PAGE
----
Each of the distance determining elements may identify the object 902 and determine the distance from the object 902. For example, distance determining element 904-3 may detect the object 902 and determine that the object 902 is 457.2 centimeters from distance determining element 904-3. Distance determining element 904-4 may also detect the object 902 and determine that the object is 427.94 centimeters from the distance determining element 904-4. Distance determining element 904-2 may detect the object 902 and determine that the object is 488.60 centimeters from the distance determining element 904-2. Based on these three distance measurements, the distance from the AMV 100 is known and the relative position of the AMV 100 is also known. Specifically, it is known that the AMV 100 is oriented such that the distance determining elements 904-4 and 904-3 mounted on the AMV 100 are closer to the object 902 than distance determining elements 904-1 and 904-2. The fourth distance determining element may also be used to determine the distance to the object and/or the position of the AMV 100 with respect to the object 902. This extra distance determining element may be included for redundancy or to confirm distance and/or positioning.

Utilizing the different determined distances, a distance between the AMV 100 and the object 902 may be determined. In some implementations, this distance may be an average of the determined distances. In other implementations, the distance between the AMV 100 and the object 902 may be determined as the shortest distance determined by the distance determining elements 904.

In some implementations, the AMV 100 may also receive fixed position information transmitted from fixed position transmitters 905. For example, fixed position transmitters 905-1, 905-2, 905-3 may transmit position information (e.g., geographic coordinates). The AMV 100 may receive this information from three or more fixed position transmitters and using well known triangulation algorithms determine the absolute position of the AMV 100. Alternatively, or in addition thereto, the AMV may include a global positioning (GPS) receiver configured to receive GPS data from satellites. Having the absolute position of the AMV 100 and the relative position and distance between the object and the AMV 100, the absolute position of the object 902 can be determined. As objects are identified and absolute position information determined, the information may be provided to other AMVs 100 and/or the AMV management system 826.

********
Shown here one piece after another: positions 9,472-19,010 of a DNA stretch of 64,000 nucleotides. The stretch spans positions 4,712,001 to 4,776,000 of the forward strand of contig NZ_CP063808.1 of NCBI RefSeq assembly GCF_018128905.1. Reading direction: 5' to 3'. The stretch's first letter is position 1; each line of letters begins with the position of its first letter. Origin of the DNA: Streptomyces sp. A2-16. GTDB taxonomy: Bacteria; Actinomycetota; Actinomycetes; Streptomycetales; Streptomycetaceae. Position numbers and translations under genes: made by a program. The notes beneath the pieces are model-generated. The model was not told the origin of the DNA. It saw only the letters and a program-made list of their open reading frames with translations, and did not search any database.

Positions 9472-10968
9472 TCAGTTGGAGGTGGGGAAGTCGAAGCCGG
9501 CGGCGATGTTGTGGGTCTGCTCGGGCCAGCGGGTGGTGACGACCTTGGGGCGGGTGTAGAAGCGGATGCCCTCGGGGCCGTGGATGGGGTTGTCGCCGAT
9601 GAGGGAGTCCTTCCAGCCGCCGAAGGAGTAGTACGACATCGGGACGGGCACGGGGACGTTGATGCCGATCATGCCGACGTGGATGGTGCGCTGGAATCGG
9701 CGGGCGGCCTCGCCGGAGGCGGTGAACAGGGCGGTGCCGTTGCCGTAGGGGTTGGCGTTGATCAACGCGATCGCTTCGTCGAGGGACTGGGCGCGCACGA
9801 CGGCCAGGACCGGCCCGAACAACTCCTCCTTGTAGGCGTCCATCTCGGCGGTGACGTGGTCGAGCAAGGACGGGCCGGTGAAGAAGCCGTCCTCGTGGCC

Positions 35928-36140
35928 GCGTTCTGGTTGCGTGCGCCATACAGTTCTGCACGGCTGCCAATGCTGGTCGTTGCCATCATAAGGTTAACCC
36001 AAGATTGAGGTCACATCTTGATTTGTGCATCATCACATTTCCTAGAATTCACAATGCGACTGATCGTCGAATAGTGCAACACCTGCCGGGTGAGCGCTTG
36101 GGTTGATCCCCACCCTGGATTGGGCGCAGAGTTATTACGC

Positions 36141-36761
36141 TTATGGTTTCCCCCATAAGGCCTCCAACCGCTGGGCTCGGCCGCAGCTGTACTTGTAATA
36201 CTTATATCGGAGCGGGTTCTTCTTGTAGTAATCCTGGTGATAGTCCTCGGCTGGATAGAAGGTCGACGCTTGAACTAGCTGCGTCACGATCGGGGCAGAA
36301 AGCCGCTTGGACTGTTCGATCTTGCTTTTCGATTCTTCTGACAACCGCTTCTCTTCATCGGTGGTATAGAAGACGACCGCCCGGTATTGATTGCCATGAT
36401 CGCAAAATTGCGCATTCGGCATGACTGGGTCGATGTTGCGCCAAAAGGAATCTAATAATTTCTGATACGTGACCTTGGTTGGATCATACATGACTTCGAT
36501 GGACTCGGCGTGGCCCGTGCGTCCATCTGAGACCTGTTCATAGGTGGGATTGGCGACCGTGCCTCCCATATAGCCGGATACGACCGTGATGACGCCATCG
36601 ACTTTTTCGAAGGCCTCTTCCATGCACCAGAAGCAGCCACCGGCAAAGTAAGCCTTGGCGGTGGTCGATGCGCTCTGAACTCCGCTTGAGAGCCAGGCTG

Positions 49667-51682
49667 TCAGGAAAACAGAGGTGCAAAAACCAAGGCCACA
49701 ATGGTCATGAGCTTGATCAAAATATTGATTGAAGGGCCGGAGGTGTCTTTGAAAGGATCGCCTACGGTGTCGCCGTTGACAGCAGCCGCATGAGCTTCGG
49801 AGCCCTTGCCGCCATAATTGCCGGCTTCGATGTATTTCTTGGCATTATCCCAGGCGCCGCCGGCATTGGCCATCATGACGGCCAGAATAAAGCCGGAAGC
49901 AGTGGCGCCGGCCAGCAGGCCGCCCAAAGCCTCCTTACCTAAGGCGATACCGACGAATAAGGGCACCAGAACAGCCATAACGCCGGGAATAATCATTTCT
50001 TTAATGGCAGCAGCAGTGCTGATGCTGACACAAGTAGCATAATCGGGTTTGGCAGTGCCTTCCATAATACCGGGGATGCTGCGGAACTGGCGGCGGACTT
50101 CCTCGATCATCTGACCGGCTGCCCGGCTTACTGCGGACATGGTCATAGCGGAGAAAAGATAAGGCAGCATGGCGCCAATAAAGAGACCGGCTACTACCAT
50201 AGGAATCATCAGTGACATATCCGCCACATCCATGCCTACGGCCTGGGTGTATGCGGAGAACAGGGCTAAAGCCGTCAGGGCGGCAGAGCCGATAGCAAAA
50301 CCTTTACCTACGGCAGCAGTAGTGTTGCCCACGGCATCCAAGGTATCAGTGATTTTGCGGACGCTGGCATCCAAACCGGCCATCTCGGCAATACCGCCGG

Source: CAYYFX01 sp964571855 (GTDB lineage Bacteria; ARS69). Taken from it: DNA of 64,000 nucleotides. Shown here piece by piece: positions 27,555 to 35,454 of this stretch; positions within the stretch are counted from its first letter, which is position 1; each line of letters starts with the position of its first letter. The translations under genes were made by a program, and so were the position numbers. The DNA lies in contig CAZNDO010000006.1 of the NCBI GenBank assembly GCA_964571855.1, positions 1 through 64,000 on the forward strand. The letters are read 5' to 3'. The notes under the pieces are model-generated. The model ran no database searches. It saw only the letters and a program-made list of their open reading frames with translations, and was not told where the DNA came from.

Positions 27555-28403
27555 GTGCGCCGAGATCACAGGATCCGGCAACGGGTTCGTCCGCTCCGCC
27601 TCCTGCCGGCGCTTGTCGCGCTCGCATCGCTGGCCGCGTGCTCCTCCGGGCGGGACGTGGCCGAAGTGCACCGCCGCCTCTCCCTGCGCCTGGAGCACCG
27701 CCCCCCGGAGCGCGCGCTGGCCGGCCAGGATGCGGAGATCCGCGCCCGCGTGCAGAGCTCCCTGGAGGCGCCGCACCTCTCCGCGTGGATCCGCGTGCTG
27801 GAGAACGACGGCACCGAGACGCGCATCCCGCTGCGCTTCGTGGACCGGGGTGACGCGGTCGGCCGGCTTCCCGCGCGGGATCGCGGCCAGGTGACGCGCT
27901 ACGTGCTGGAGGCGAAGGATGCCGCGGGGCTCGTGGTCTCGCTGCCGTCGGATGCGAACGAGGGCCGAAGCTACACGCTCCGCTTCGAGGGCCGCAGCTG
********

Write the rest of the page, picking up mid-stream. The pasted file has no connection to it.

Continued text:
As another example, FIG. 10 presents a top-down view of an AMV landing area 1000 that includes three fixed position transmitters 1005-1, 1005-2, 1005-3, according to an implementation. As discussed above, the fixed position transmitters may transmit fixed position information that is received by AMVs and used by AMVs to determine the absolute position of the AMV. In this example, fixed position transmitter 1005-1 is 120 centimeters from fixed position transmitter 1005-2 and fixed position transmitter 1005-2 is 120 centimeters from fixed position transmitter 1005-3. Each of the three transmitters 1005-1-1005-3 are positioned at corners of the landing area 1000 and can be detected by an AMV 100 and used for precise landing. For example, an AMV may receive the fixed position information transmitted by each of the fixed position transmitters and determine an absolute position of the AMV and utilize that information for landing, takeoff and/or navigation of the AMV. This may be used in addition to or as an alternative to GPS based navigation. For example, if the AMV is utilized inside a materials handling facility, GPS data may not be available but can navigate based on the absolute position determined from receiving fixed position information transmitted from fixed position transmitters.

FIG. 11 is a flow diagram illustrating an example object sense and avoid process 1100, according to an implementation. This process, and each process described herein, may be implemented by the architectures described herein or by other architectures. The process is illustrated as a collection of blocks in a logical flow. Some of the blocks represent operations that can be implemented in hardware, software, or a combination thereof. In the context of software, the blocks represent computer-executable instructions stored on one or more computer readable media that, when executed by one or more processors, perform the recited operations. Generally, computer-executable instructions include routines, programs, objects, components, data structures, and the like that perform particular functions or implement particular abstract data types.